By Joseph Willits
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Some of the most ridiculous comments concerning the recent rioting and looting across the UK have come from the Iranian government and their President, Mahmoud Ahmadinejad.
Ahmadinejad lambasted the “silence” from the UN and human rights groups, urging the UN’s Security Council to take action against the way in which David Cameron’s government has handled the riots.
"If one per cent of this happens in countries that oppose the West [the UN and human rights bodies] scream until they are hoarse," Mr Ahmadinejad said.
Inevitably, the ironies and hypocrisies of his statement are flying around. Most, it can be said, are aware of this. It follows a regular pattern of seemingly comic Anglo-Iranian diplomacy/theatre. For example, the same tract was used during the student protests back in November 2010. In this case, the then British ambassador in Tehran, Simon Gass was summoned to the Iranian foreign ministry. Another example is the 15 British marines seized in disputed waters in 2007. Jokingly, Mr Ahmadinejad said something on the lines of “I hope you enjoyed your holiday in Iran” on their departure. This followed an outrageous propaganda battle between British and Iranian foreign ministries, which we may similarly be recurring now.
An Iranian lawmaker went so far as to suggest sending special rapporteurs on behalf of the UN to assess the situation in London and the rest of the country, and another suggested that Iran was likely to close the British embassy in Tehran. Britian’s top diplomat in Iran, Jane Marriott, welcomed the proposal on the condition that the UN special rapporteur for the Islamic Republic of Iran, Ahmed Shaheed could address his grave concerns about human rights violations in Iran.
Could we argue that this is a new low in Anglo-Iranian relations, or is it simply last chance populist opportunism during extensive Middle Eastern unrest and declining Iranian influence across the region?
Whether or not we should be taking lessons from the Iranian government, or finding amusement from their criticisms, is largely irrelevant. So too is the volleying which is currently taking place, which has very little other purpose than to satisfy those brandishing far fetched comments. Now would not be the right time for British diplomacy to bite. What is resurfacing however, particularly in this current international climate, are memories of Iran’s somewhat forgotten own post election crackdown of 2009, and their supposed involvement in crushing Syrian dissent which has seen more than 2000 peaceful Syrian protestors killed by the regime. We cannot deny either, this climate, which has seen even more death and destruction across the region in Tunisia, Egypt, Yemen, Libya, and Bahrain.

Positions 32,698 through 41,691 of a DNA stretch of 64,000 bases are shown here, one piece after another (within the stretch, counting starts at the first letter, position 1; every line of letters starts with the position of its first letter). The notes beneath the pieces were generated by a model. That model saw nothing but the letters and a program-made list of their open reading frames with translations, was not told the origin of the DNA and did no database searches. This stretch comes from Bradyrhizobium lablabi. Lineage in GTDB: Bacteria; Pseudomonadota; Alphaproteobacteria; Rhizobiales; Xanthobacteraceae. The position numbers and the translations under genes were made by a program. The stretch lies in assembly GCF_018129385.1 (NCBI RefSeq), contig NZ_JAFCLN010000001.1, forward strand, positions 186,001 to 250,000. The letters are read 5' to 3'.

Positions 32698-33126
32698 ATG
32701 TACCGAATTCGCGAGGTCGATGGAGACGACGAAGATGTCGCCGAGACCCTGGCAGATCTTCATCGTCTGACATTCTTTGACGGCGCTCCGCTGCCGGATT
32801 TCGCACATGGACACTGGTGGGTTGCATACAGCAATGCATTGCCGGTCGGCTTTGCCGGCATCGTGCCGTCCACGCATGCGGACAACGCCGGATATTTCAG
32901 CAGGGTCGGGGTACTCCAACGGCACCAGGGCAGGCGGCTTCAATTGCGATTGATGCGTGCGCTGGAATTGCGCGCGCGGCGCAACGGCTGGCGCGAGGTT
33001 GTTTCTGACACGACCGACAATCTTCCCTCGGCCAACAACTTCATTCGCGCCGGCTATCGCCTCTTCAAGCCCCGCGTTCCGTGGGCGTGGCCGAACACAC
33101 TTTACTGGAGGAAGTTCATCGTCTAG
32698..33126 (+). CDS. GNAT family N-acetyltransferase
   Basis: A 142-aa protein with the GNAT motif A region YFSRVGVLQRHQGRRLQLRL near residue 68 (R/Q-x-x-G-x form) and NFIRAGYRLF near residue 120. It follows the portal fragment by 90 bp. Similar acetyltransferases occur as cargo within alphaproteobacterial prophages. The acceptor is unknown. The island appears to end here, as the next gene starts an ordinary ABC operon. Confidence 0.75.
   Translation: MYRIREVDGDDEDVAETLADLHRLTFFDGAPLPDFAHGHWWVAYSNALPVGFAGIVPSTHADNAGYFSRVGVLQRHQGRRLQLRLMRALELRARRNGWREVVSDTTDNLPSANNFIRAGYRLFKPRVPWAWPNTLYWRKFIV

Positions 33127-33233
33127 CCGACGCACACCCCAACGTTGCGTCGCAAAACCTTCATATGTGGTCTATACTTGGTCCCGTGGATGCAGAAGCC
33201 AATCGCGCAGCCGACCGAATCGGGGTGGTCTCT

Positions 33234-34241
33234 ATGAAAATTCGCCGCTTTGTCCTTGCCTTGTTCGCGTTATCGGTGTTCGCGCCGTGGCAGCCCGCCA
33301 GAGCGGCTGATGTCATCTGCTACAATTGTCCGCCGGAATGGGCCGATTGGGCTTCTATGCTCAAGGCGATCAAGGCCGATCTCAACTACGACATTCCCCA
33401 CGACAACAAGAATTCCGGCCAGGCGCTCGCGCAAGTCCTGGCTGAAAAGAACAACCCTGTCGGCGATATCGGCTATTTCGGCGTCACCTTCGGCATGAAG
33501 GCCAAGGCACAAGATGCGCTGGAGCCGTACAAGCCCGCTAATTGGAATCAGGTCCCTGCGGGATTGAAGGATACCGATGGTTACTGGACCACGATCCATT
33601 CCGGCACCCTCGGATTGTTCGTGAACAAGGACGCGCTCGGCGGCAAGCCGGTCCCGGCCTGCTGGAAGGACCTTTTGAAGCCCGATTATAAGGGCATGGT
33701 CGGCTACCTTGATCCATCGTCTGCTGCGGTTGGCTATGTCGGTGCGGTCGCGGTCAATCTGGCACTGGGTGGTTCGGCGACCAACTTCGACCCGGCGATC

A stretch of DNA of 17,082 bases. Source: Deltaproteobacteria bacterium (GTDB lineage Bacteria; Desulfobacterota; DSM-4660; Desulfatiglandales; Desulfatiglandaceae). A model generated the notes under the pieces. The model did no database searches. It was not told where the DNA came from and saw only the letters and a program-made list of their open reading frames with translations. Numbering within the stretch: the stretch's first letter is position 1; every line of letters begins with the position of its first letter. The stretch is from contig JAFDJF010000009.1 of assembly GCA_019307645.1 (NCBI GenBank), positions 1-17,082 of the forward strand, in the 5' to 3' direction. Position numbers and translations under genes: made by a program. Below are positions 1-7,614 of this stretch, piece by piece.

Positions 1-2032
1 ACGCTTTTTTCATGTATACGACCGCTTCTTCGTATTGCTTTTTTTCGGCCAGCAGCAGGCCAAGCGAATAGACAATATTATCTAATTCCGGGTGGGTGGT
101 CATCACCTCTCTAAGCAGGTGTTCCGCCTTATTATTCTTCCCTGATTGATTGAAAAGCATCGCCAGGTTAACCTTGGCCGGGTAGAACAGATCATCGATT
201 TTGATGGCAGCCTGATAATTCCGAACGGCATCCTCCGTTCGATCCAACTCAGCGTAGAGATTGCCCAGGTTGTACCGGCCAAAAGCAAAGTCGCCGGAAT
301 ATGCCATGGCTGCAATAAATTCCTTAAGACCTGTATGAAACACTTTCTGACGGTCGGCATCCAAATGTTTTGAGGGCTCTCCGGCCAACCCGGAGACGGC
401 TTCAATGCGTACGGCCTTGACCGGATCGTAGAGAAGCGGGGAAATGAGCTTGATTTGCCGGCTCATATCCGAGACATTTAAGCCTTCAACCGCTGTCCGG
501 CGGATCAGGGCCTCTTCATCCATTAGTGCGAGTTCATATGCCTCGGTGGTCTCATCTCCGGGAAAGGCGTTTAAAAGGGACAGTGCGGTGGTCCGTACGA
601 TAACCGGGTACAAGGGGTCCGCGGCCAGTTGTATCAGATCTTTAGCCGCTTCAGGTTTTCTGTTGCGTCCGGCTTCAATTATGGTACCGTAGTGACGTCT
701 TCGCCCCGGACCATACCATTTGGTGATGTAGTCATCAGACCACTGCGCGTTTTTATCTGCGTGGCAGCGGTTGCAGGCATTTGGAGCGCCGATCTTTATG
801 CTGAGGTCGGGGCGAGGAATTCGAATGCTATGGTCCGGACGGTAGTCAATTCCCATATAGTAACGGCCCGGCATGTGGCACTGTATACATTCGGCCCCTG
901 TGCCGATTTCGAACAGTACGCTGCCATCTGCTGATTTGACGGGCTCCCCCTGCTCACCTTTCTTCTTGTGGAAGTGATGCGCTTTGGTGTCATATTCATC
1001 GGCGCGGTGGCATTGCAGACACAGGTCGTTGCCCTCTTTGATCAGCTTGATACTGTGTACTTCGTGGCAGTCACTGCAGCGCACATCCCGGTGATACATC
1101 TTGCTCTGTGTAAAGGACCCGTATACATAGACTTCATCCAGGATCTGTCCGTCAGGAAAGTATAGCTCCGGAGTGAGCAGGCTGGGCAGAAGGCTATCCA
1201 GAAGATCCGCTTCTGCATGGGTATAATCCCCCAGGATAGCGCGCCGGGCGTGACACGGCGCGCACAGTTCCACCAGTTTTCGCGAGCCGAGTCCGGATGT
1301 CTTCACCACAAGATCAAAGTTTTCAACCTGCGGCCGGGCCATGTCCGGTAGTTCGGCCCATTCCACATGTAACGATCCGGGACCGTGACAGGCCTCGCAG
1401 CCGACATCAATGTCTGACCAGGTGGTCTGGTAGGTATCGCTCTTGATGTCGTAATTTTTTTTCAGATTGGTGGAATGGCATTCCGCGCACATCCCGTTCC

As the UK is reproducing CCTV images of those who looted and caused riot, their faces posted across blogs, police websites, newspapers and Twitter, the equivalent for Iran is an ongoing list posted onto Enduring America, of 100+ journalists that have been detained in the country since 2009. These individuals are somehow forgotten during diplomatic tension over riots and suchlike. Back in 2009, the Iranian opposition was largely crushed, that is not to say defeated, but the two main figureheads, Presidential candidates Mir Hossein Mousavi and Mehdi Karroubi of the Green movement have placed under house arrest since late February, and calls for their execution have continued. They have not disappeared, but have been forgotten in our discussion of Iran. It would be difficult to forget the iconic image of Neda Soltan, who was shot through the head by government forces, and the huge crowds of green, young and old Iranians, peacefully protesting a disputed election, and being shot down for it. It hardly seems appropriate that in the context of riots in Britain, attention is taken away from the reality of human rights abuse and the suppression of political and journalistic freedom. It becomes somewhat alarming that our discussion of Iran and the wider Middle East, is focused on the comments of those with disputed human rights records, interpreted comically, and how it somehow relates to us in our time of riot.
We should not forget, particularly with ongoing events in Syria, Libya, Egypt, Bahrain and Yemen, that a brutal police and military crackdown has the rank consequence of death. Unfortunately Britain has successfully on occasion over the past few days, entered into lynch mode. Rightly, we wish to bring the looters and rioters to justice, but in our discussion of heavier police presence, talk of water cannons, rubber bullets, the death penalty, jokingly remarking about shooting the perpetrators, sometimes some have forgotten a sense of decorum, and we risk trivialising the issue as a whole.
Human rights in Iran, and governmental crackdowns on dissent may not be an interest to some, and the issue as a whole may lack relevance and resonance, but for those who it is of consequence to, we cannot simply forget, or let the issue be sidetracked into frivolity.